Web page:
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Saturday, January 19, 2013


Ever see a hospital on stilts?

You could have Friday ...

if you had driven with me down what I call "the Last Exit to Eden":

The Creole Nature Trail.

I don't often drive to the small rural hospital
at the end of its winding roads.
When I do, I take the opportunity to enjoy
the sights and sounds
of this last taste of wilderness that civilization affords us.

We've talked about symbolism before.
The first stop of my journey was laden with symbolism:
the gas station situated at a lonely crossroads, appropriately named
"4 Corners."

My half-Lakota mother told me often of the spiritual power in the crossroads spinning off to the four directions,
of the personal impact of our individual decisions,
and of the crossroads of my birth.

I was born in a small hospital
built at the hub of a crossroads.
As a young child,
I listened intently
to the story Mother repeatedly told me:
that for each child born at the crossroads,
an angel and a demon came for possession of the child's soul.

"Mine, too, Mama?"

"Yes, little one. Yours, too."

I remember swallowing hard. "What happened?"

"They fought, fought hard.
At first they used fiery swords."


"But each was as fast as the other.
Then, they wrestled.
But both kept slipping out of each other's holds.
Finally, they began to arm wrestle,
pitting the strength of their spirits one against the other."

This time I couldn't swallow. "Who won, Mama?"



"They are fighting inside you still."

"Right now?"

"Yes, right now. But soon one will win."


"The one you choose, little one."

"I choose the angel!"

"Not with words, Roland.
With actions.
With each dark action, the demon grows stronger,
the angel weaker.
With each hard choice of doing what is right,
the angel grows stronger,
the demon angrier."

She ruffled the hair on my head lightly. "Choose wisely, son. Choose wisely."

Sometimes in that dark night of the soul we all must face,
I can feel them struggling still.
And then, it is oh, so hard to choose wisely.
But I try.
I try.

But we began this post by talking about a hospital on stilts. They are more huge concrete pylons than stilts ...
yet, that little boy from long ago is still alive inside me.

Hurricane Rita scoured all evidence of Man
from Cameron Parish
with its gouging fingers of wind, hurled debris, and tidal waves of surging water.
So all the structures are now built on stilts of wood or concrete. It is so odd to pass a mobile home,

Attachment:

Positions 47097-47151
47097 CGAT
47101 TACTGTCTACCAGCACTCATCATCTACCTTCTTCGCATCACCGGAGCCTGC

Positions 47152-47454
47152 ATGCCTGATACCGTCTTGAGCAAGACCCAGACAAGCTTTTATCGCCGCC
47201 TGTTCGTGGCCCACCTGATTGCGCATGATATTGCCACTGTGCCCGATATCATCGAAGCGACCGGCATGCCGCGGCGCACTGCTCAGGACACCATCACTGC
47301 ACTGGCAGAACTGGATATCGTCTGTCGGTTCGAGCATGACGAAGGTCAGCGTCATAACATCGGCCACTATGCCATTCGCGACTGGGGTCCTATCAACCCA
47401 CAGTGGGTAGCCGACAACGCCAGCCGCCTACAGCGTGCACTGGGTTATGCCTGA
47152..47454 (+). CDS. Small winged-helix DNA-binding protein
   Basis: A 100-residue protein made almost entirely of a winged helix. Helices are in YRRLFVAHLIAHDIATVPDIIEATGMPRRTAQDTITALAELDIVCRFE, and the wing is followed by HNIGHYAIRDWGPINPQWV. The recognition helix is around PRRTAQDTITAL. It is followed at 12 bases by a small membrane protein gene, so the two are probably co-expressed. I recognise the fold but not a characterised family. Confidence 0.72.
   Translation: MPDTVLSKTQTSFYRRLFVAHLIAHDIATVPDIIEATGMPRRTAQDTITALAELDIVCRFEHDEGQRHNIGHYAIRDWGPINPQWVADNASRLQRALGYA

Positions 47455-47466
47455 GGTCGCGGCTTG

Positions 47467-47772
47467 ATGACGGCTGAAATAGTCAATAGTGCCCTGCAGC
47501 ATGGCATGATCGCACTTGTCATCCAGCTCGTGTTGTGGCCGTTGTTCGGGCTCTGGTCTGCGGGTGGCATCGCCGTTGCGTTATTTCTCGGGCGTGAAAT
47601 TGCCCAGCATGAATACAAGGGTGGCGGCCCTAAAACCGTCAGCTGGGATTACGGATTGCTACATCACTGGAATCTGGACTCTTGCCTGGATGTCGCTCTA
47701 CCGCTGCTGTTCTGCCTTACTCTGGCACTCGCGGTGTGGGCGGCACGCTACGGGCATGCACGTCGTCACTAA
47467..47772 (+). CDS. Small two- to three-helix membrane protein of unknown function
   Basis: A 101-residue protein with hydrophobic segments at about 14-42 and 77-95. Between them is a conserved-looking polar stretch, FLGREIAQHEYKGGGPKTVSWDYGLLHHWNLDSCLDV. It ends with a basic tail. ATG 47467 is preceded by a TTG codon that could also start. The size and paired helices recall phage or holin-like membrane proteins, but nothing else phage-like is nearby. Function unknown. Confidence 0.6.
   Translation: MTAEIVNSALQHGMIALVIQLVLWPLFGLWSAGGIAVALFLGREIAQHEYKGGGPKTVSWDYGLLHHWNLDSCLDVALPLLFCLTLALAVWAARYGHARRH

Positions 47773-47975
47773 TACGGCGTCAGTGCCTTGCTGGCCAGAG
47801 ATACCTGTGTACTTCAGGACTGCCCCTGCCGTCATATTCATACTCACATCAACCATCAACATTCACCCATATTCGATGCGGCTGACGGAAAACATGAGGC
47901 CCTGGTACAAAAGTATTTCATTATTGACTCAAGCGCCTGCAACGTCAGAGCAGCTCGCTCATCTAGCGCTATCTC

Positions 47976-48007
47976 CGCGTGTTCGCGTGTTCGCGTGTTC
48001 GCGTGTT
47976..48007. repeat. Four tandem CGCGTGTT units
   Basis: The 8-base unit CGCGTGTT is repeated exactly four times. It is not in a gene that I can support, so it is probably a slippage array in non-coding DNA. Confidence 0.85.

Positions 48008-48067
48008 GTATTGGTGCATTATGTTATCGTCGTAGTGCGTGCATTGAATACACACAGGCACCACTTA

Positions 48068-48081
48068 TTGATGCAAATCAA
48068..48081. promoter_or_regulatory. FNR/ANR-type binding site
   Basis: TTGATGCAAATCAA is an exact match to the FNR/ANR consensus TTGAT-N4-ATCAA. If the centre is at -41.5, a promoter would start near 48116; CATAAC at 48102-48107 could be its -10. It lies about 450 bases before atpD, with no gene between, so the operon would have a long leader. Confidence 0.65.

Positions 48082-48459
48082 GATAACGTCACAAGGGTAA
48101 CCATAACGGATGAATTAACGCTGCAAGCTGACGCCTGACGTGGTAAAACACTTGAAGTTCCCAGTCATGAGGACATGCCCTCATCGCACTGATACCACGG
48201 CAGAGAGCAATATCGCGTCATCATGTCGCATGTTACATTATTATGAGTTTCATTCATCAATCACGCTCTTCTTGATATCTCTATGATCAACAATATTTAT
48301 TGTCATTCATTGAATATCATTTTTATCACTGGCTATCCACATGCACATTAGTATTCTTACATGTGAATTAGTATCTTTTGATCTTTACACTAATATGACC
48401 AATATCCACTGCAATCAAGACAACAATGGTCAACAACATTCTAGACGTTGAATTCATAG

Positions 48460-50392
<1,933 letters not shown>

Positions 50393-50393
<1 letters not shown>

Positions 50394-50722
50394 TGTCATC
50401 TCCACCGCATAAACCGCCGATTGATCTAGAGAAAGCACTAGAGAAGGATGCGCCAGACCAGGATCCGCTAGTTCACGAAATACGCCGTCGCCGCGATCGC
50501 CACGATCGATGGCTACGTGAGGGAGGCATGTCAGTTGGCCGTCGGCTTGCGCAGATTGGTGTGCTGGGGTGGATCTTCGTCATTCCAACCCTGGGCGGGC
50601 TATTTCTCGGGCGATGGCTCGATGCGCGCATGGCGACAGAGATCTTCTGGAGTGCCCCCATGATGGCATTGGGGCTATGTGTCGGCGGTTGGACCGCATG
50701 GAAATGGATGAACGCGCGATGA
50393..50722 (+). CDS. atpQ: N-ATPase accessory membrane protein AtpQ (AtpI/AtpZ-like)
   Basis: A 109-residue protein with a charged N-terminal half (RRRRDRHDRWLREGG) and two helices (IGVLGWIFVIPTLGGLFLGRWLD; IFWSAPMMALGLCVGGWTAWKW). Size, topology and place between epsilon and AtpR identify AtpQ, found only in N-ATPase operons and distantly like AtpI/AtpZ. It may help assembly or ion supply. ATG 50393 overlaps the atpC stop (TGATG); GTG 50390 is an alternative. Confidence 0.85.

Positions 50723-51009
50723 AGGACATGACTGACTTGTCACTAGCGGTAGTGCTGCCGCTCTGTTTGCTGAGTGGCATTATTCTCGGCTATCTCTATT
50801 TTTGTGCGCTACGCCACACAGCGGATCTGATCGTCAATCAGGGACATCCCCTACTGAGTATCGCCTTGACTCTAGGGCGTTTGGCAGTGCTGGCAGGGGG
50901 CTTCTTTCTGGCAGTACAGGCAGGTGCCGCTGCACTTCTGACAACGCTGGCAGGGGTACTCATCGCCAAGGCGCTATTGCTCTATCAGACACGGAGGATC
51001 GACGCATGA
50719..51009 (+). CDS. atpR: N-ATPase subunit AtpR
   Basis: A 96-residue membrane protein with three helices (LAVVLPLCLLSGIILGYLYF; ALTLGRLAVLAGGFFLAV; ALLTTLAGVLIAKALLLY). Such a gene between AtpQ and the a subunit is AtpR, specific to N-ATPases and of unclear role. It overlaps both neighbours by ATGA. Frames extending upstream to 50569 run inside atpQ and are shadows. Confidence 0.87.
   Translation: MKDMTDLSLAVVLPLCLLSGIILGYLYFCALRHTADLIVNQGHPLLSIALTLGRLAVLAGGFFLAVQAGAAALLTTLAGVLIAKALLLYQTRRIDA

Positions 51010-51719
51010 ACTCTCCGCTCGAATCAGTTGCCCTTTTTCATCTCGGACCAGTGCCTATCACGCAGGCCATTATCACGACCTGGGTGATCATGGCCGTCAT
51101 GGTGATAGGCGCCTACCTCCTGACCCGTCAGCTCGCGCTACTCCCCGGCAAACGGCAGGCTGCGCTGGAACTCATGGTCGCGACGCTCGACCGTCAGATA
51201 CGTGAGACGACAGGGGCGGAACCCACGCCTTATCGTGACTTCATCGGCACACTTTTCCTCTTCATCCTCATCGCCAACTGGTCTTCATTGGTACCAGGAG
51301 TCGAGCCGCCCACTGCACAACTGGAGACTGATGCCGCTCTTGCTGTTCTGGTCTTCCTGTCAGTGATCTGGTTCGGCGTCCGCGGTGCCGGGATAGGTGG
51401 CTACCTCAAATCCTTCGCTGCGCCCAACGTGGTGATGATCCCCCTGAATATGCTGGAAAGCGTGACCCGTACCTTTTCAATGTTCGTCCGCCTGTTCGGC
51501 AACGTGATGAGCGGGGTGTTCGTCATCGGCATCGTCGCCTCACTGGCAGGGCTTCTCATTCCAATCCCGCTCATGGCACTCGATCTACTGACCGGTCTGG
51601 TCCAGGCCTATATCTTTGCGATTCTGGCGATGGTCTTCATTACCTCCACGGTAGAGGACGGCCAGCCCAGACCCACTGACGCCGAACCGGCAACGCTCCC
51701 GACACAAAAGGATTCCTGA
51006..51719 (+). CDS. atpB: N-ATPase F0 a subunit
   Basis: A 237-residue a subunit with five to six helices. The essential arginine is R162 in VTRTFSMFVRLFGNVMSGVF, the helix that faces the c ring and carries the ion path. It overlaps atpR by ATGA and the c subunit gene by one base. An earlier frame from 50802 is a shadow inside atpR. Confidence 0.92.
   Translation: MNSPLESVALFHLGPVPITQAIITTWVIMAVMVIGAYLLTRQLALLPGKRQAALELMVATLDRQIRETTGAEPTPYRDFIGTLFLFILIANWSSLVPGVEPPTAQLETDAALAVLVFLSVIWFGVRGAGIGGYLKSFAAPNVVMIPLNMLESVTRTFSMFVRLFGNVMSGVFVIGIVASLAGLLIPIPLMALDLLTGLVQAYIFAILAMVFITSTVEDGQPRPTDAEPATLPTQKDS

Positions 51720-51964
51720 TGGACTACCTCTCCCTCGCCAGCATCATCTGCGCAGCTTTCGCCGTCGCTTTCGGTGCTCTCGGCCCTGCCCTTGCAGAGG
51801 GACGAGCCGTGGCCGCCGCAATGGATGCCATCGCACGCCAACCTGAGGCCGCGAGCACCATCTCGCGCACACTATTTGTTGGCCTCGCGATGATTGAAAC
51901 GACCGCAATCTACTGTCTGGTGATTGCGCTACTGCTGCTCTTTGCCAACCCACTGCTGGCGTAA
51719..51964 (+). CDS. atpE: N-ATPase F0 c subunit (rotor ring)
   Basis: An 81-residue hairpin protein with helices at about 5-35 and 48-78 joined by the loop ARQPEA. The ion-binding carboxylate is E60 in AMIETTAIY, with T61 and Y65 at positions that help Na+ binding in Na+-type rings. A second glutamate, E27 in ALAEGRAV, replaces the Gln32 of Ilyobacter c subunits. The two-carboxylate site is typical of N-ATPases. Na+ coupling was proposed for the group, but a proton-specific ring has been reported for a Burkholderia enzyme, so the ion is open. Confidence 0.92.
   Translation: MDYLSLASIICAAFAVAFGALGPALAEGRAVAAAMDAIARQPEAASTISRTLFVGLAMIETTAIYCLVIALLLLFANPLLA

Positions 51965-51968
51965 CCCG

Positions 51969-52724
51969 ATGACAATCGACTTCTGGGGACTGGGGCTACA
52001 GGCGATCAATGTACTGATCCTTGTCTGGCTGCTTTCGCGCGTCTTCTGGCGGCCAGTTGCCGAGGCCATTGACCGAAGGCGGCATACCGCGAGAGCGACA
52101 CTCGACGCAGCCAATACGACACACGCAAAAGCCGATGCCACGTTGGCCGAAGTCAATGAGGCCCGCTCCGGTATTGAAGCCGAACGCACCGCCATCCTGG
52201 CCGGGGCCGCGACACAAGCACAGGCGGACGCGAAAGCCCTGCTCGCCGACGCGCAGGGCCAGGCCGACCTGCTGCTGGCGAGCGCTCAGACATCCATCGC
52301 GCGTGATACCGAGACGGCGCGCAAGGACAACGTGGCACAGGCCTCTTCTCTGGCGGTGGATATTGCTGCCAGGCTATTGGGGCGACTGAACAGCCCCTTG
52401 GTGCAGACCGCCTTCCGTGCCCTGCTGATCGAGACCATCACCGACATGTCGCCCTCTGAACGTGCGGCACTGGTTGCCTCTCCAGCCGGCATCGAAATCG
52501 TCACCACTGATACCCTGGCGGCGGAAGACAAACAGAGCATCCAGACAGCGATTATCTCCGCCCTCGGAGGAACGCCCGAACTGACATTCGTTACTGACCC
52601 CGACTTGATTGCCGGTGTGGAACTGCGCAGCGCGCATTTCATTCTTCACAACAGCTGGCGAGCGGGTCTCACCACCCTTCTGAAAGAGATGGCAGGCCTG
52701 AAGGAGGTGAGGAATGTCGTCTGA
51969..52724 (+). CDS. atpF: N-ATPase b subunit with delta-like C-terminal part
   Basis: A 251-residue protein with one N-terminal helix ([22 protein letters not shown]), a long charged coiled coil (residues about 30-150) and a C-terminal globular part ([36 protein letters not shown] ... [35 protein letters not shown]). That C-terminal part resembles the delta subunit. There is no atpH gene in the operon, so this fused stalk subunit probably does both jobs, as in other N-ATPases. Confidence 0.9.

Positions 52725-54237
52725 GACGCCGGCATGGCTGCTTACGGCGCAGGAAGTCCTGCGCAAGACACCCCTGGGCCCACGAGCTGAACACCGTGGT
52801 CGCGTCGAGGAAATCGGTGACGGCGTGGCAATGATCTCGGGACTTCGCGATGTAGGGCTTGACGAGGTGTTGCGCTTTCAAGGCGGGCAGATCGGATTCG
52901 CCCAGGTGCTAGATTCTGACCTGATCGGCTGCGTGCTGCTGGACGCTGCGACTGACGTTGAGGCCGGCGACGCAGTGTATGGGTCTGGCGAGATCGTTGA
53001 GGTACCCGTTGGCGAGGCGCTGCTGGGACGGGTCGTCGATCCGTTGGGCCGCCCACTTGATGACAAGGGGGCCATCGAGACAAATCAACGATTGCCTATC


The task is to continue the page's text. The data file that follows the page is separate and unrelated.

towering some 20 feet in the air ... so tall it takes three tiers of stairs to reach its front door.

Not that there are many structures to be found further along these lonely roads.
And down the misty stretch of concrete,
there is a long, winding "S" of a curve under
towering Cypress tree sentinels
that I love to drive.
It is beautiful beyond my meager power to describe.

After pulling out on the straightway, I looked for my old friends who seem to know when I am coming:
a small herd of wild horses.
And I was not disappointed.
There they were, alert heads up, tails swishing in expectation.

They happily took up our old game:
racing alongside my van ...
which I slowed to stretch out our fun.
I had a new friend for the second time in my wanderings here:
 a lone egret sailing gracefully above us
as if curious at this odd ritual between part-Lakota and horses.

It actually swooped down in front of my van and around it in an elegant dance of grace and beauty.
And as I always do,
I rolled down my windows to drink in the sounds of the pounding hooves, the gusting winds,
and the haunting cry of distant hunting hawks.
But as with all moments of breath-stealing beauty,
it was over,
the horses pulling off to other games,
other interests.
I waved a bitter-sweet goodbye to them and drove onto the strangest bridge I have ever driven over.

It sweeps high up, twirls like an "S",
then slowly descends to a road with water and isolated islands of vegetation as far as you can see.
At its apex, the clouds were dark and brooding as if Estanatlehi, The Turquoise Woman of Lakota myth,
was showing me her anger at Man's past ugly, oily destruction of her Gulf waters.

As I reached the top,
I slowed, taking in the scalp-tingling view of what the world must have appeared before Man,
and I seemed to hear The Turquoise Woman murmur in my ear:
"Be careful, Little Lakota.
Veer not to the left nor to the right.
For eight lonely miles there is no shoulder to this tiny road. Break down here, and I will show you all the mercy Man